Durham Museum
The Durham Museum.

Now this place is much more interesting! Built in 1931, Union Station quickly became a hub of activity, with 1.5 million passengers passing thru in its first year. Various rail lines brought people in and out of this station. However, starting in the mid-50s, rail service began to stop running thru Omaha, and the station was shuttered and turned into a museum in the 70s.

Not just any boring museum, the station’s interior has been well preserved, and is now a main focal point of this place! From the still-operating soda fountain bar to the ticket counter now serving as a gift shop, it almost felt as though I stepped back in time.

Durham Museum Great Hall
The great hall inside the Durham Museum. Look at that architecture!

Behind the Great Hall were several exhibits talking about the history of the station.

Durham Museum
Various artifacts from the station’s heyday are displayed.

Downstairs, several train cars were on display. Fully open to climb onboard, it was cool seeing how rail transportation was like back in the day.

rail cars inside a railroad museum
Pretty much all the cars were open, allowing for a glimpse into the days of rail travel.

Honestly, many of the seats inside these cars are much more comfortable than those on today’s commercial airplanes!

Durham Museum

Durham Museum

There was also a steam locomotive as well as an Omaha streetcar on display.

Durham Museum

Durham Museum Streetcar

Although a whole exhibit section and model train display was down here as well, I had to get going since my parking meter was about to run out of time, 10 minutes away back at Union Pacific’s headquarters. When I was writing this post, however, I discovered that there was free parking at the museum, so when you go, don’t make the same mistake that I did!

Durham Museum Great Hall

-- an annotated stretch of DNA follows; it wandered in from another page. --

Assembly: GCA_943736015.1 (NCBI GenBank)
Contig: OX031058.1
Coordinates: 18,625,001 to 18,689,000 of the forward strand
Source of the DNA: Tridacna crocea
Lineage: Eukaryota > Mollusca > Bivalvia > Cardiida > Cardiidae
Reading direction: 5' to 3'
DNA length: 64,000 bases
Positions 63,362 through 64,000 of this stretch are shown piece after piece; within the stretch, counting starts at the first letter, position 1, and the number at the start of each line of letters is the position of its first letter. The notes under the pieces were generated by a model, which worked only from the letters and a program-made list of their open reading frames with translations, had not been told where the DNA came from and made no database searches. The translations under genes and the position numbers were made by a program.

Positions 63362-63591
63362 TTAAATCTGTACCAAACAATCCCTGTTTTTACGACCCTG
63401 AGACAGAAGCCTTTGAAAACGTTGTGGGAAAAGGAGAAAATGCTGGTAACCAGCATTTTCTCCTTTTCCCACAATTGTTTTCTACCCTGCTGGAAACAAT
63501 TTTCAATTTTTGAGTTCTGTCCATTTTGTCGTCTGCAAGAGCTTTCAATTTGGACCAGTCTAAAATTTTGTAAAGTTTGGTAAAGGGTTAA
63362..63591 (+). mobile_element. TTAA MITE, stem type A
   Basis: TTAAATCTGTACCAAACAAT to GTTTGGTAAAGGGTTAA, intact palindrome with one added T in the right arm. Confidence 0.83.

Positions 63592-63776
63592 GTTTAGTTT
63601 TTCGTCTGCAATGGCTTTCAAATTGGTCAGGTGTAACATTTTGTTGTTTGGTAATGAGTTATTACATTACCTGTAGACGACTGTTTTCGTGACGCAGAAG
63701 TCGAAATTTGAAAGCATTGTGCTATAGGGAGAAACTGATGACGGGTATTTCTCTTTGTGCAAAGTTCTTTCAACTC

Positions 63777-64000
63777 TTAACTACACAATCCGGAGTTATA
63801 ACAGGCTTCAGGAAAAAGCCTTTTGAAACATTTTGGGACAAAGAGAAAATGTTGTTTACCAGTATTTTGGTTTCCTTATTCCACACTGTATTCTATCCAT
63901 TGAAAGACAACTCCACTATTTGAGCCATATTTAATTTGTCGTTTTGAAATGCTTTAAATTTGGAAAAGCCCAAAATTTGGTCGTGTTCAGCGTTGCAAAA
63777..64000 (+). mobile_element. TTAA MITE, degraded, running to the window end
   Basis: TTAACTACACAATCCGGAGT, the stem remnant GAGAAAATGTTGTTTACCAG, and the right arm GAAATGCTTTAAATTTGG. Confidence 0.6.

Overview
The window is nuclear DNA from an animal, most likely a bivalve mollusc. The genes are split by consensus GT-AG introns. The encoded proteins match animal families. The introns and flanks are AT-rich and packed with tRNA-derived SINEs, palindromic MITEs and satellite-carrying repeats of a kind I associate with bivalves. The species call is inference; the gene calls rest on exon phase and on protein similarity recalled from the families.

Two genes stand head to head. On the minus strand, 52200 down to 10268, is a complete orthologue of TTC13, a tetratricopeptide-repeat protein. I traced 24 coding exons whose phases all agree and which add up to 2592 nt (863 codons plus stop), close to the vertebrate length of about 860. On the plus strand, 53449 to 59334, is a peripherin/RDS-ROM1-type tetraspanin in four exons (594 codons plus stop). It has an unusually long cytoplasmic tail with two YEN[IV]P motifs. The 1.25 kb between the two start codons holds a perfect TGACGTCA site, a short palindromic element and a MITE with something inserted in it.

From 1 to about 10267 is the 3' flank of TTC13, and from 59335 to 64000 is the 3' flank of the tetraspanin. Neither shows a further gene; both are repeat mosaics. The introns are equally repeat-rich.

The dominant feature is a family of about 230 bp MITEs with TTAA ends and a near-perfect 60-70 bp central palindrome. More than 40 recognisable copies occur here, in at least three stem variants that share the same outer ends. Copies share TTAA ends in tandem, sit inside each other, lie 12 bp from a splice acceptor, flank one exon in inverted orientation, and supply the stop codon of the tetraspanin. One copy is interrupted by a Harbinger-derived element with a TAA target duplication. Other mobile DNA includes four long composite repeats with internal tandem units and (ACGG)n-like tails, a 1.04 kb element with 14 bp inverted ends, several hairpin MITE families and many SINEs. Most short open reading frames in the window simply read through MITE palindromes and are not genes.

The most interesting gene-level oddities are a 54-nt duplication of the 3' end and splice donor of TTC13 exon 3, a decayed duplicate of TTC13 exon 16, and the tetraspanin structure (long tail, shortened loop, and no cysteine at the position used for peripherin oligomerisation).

The Durham Museum is a must-see while in Omaha.

After lunch at Panera Bread was my last stop in town, Nebraska Furniture Mart. Living in Dallas, we have a huge NFM, which is also the biggest store in Texas. However, Nebraska Furniture Mart got their start guessed it, Nebraska. I was curious to see how good(or bad) the home store would be.

Nebraska Furniture Mart
The home store of Nebraska Furniture Mart.

Founded right here in Omaha in 1937, what started as a family business has now grown to four locations in four states. The company is currently owned by Warren Buffett’s Berkshire Hathaway.

This location is made up of three buildings. The main showroom has all sorts of furniture for sale. Everything from lamps to beds can be found here!

Nebraska Furniture Mart interior
Think of a Rooms To Go store and make it several times bigger, and you’ve got NFM Omaha.

Walking around, I was slightly disappointed. With low ceilings, and not as much energy as the Texas store, it would have been easy to mix up the two had it not been for the name that served as the obvious giveaway.

Nebraska Furniture Mart interior
No second floor, but there is a basement!

The appliances and electronics building, right next door, had gizmos like cameras, computers, and dryers. A Subway restaurant here allowed you to take a break when you got a bit tired of looking for a new washer.